Yup, them there's some mighty big drawers. Companies like Bauformat use high pressure laminates and melamine in conjunction with Blum hinges to lessen cabinet door weight. This lets designers go all Pacific Rim with the size. I added apples and morning light to make the shot look less monochromatic. Why apples and not a big pizza and a bag of chips is anyone's guess.
A wider angle of the kitchen remodel. As ideas change, the model changes to reflect those ideas. This render uses Cinema 4D's physical sky to add a little morning color. I used Cinema's built-in physical renderer, along with global illumination and ambient occlusion.
I also used the color mapping feature, which can be found under render settings, in the effects tab. Within color mapping's basic properties is HSV model. If you check this box, the HSV model's colors will be converted and only the brightness will be affected. This keeps colors from changing during the render. As the Help feature explains, a "dark blue will not be turned into a purple."
It's cold in Los Angeles.
Anyhow, this kitchen set is a little challenging in that there is a lot of white material on the cabinets and walls in a very tight space. I'm still in the process of getting everything right, but there's a balancing act between using too little light, which causes the white materials to gray, or using too much light, which blows out the whites. There are a bunch of different techniques you can use to get around these challenges, including increasing the specular width on white materials and turning on photometric lighting. You can also place a plane in front of all the windows on the set and add a material with only "transparency" checked. Within this material, go to "illumination" and check "GI Portal." Once this plane, or planes, are fitted to the windows, it will keep light coming from outside the set from getting too hot and blowing things out. Although sometimes I like blowing things out.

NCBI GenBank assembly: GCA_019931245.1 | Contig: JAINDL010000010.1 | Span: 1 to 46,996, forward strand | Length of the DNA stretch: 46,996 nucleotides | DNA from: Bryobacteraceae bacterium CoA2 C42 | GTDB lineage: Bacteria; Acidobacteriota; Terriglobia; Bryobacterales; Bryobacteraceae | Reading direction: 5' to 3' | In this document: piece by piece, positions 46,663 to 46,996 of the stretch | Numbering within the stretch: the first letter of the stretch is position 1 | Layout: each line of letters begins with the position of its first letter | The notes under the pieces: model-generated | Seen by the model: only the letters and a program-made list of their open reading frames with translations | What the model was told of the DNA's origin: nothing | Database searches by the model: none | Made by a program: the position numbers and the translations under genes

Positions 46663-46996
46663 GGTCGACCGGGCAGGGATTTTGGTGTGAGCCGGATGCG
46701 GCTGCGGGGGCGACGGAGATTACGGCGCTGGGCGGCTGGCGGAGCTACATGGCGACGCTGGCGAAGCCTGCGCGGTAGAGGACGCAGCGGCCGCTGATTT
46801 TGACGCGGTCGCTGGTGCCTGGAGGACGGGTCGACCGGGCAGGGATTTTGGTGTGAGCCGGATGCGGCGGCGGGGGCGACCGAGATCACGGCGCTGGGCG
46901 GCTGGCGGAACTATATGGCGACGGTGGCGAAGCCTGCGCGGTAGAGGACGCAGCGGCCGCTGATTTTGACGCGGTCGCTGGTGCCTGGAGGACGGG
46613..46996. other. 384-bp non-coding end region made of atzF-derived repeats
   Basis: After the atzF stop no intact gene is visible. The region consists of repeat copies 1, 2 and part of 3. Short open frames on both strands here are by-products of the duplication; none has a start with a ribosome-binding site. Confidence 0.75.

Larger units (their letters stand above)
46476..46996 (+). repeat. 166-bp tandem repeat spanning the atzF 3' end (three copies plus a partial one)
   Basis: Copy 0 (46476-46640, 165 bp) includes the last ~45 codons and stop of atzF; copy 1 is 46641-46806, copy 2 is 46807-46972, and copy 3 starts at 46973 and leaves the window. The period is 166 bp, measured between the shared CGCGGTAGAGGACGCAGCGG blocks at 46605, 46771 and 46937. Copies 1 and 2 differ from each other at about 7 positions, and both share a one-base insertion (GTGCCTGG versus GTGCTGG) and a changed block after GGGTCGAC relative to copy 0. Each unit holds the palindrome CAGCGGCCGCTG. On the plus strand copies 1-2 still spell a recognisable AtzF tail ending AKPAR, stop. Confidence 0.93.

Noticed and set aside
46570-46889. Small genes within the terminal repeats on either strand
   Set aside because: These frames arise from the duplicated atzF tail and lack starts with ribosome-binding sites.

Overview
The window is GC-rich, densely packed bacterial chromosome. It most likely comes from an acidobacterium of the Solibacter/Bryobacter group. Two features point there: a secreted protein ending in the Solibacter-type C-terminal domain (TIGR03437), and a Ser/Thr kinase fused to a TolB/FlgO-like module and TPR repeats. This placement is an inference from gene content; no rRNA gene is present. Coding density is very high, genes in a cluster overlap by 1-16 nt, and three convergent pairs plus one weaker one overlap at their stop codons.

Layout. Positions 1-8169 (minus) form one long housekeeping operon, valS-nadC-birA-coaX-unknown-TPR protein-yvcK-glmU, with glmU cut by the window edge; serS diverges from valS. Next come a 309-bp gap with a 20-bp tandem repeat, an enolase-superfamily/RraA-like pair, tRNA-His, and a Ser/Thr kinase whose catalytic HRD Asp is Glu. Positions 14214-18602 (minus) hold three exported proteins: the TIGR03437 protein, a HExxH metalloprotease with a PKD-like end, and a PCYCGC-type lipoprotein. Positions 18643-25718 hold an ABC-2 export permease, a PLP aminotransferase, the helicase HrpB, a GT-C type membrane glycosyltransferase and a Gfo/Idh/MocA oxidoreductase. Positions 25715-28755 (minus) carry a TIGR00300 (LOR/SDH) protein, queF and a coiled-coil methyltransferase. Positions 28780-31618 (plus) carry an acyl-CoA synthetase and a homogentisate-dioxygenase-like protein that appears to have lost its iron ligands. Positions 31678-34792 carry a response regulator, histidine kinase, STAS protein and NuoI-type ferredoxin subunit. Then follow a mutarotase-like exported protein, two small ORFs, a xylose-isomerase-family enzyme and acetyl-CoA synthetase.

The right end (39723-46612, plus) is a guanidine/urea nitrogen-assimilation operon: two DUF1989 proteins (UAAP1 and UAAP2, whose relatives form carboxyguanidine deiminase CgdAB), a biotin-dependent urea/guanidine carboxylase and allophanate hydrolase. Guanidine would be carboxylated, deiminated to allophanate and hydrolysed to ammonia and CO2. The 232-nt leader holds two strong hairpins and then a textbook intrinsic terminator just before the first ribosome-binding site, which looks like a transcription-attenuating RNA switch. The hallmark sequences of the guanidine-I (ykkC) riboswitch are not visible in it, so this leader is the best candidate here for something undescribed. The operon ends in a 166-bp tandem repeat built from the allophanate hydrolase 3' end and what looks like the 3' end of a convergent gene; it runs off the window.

When I rendered this kitchen, I preferred to keep the ceiling and all of the walls in place (as opposed to removing one or two and letting the light come through). The reason why I like to keep everything in place in this particular set is the stainless steel and other reflective materials on the oven, refrigerator and pots and pans, which reflect the environment around the objects. So what to do? I could have used a wide angle lens on the camera to compose the shot, but that distorts the objects, which I didn't want. I ended up applying a composition tag on whatever wall (or side of the set) I wanted to remove, with "seen by camera" unchecked. By placing all of the objects on a particular set wall in a null, adding a composition tag (with "seen by camera" unchecked) to the null, and right clicking the composition tag, a window appears. Within the widow click "copy tag to children." This prevents the Cinema 4D renderer from rendering the wall and its children, but includes all the good stuff, like reflections.
Google "Cinema 4D" and "architecture" for YouTube tutorials and more info. I did.
Mostly, he writes for a living.